MIT researchers have discovered the beginnings of a new approach to producing concrete that is inspired by the hierarchical arrangements of simple building blocks in natural materials. The findings could lead to new ways to make concrete stronger and to use more sustainable, local materials as additives, to offset concrete’s greenhouse gas emissions.
In the new study, Oral Buyukozturk, a professor of civil and environmental engineering, and his colleagues analyzed a key property in concrete, at the level of individual atoms, that contributes to its overall strength and durability. The group developed a computer model to simulate the behavior of individual atoms which arrange to form molecular building blocks within a hardening material.
These simulations revealed that an interface within the molecular structure exhibited a “frictional” resistance under sliding deformation. The team then developed a cohesive-frictional force field, or model, that incorporates these atom-to-atom interactions within larger-scale particles, each containing thousands of atoms. The researchers say that accurately describing the forces within these assemblies is critical to understanding the way strength develops in concrete materials.
The team is now examining ways in which the cohesive and frictional forces of groups of atoms, or colloids in cement, are improved by mixing in certain additives such as volcanic ash, refinery slag, and other materials. The team’s computer model may help designers choose local additives based on the molecular interactions of the resulting mixtures. Through careful design at the microscopic level, he says, designers and engineers can ultimately build stronger, more environmentally sustainable structures.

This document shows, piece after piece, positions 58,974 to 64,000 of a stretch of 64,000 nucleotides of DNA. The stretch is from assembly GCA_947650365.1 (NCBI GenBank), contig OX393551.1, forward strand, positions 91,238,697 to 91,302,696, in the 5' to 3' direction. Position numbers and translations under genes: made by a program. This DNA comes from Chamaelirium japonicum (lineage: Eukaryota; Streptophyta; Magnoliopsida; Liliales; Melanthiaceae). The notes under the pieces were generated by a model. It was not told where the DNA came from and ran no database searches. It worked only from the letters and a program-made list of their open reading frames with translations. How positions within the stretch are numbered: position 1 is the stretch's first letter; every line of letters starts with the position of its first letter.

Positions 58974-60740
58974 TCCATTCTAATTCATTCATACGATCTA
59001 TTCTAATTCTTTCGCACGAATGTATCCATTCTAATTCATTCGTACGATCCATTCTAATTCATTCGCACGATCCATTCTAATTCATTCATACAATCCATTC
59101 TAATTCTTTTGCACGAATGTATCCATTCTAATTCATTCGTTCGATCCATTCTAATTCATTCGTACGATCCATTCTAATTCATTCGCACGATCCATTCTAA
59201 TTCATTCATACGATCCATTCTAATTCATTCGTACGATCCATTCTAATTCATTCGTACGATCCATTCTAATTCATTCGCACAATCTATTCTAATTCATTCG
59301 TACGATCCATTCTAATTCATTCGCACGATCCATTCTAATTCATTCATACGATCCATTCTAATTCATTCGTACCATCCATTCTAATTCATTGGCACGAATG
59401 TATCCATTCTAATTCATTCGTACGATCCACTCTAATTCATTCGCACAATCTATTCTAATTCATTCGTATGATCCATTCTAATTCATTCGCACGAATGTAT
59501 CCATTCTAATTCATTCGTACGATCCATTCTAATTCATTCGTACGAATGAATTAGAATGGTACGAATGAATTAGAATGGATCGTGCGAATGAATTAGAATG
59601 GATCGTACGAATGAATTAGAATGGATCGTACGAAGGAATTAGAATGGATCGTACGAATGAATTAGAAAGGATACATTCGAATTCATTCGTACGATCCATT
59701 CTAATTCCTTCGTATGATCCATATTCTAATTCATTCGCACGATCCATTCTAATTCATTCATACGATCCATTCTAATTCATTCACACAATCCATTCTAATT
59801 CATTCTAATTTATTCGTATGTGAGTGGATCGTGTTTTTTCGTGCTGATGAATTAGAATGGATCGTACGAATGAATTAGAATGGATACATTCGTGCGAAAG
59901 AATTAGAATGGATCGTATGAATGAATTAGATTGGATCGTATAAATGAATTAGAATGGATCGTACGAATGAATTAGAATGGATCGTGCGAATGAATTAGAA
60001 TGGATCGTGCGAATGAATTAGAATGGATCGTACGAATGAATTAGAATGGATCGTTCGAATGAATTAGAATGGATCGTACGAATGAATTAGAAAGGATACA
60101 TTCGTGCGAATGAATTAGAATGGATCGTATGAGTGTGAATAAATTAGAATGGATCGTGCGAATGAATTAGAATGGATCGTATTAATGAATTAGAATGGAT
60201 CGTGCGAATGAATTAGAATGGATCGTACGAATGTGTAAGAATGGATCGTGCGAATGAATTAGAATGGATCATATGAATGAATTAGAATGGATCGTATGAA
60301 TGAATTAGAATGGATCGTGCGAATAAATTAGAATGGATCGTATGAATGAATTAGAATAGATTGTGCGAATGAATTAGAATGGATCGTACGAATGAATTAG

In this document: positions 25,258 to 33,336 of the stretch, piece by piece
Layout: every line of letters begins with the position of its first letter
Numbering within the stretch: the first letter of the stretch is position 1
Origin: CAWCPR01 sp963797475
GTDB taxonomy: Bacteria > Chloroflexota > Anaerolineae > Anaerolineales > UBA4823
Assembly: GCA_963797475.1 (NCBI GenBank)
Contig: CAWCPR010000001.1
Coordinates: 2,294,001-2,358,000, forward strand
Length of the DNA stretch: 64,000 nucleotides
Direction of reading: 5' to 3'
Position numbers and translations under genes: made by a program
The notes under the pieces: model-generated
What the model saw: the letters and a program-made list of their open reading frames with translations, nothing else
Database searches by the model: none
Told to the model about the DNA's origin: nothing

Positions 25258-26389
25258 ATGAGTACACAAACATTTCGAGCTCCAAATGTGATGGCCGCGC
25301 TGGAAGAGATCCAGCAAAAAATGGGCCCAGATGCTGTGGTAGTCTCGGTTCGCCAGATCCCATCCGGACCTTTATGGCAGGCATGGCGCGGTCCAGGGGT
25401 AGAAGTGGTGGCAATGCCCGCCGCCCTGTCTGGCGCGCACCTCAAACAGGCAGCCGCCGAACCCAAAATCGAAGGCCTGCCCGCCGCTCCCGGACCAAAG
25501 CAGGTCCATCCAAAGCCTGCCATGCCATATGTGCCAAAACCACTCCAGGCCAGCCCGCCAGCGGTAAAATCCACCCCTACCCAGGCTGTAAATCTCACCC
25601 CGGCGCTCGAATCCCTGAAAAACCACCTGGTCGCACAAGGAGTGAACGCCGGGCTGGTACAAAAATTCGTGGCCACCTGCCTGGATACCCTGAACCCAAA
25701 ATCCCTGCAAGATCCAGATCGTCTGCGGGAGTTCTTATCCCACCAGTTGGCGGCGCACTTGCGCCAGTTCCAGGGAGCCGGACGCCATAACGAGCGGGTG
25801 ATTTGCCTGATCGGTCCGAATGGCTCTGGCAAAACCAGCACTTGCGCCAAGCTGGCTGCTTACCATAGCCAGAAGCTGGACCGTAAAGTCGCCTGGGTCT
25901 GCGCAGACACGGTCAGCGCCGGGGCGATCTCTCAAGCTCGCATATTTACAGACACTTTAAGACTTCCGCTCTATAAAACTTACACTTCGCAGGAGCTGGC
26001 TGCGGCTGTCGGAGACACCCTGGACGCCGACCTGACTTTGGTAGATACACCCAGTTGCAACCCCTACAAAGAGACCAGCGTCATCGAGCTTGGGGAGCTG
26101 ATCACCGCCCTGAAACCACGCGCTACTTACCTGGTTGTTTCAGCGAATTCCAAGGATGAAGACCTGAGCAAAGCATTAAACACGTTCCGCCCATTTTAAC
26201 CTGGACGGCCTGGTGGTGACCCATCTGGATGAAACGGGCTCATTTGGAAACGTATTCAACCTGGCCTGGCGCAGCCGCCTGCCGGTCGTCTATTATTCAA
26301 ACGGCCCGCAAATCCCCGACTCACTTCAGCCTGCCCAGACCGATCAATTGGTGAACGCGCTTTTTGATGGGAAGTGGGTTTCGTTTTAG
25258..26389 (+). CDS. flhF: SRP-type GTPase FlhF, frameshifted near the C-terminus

Designers often use the properties of cement at the centimeter scale to predict the strength of a final, much larger-scale structure. The researchers thus implemented the results of their atoms-to-colloids simulations within computer models of the hardened microstructure, to allow for comparison with actual, centimeter-sized laboratory experiments. Buyukozturk found the team’s predictions matched with experimental outcomes better than predictions made with simulations that neglect frictional interactions.
“The material science of cement strength is still in its infancy regarding molecular-level descriptions and an ability to perform quantitative predictions,” Yip says. “The issue of frictional force, addressed in our work, pertains to the mechanical behavior of cement that varies over time. This rate sensitivity is an aspect of the scientific challenges at the mesoscale, which is the research frontier where microscale concepts and models developed in several physical science disciplines are linked to macroscale properties for technological applications.”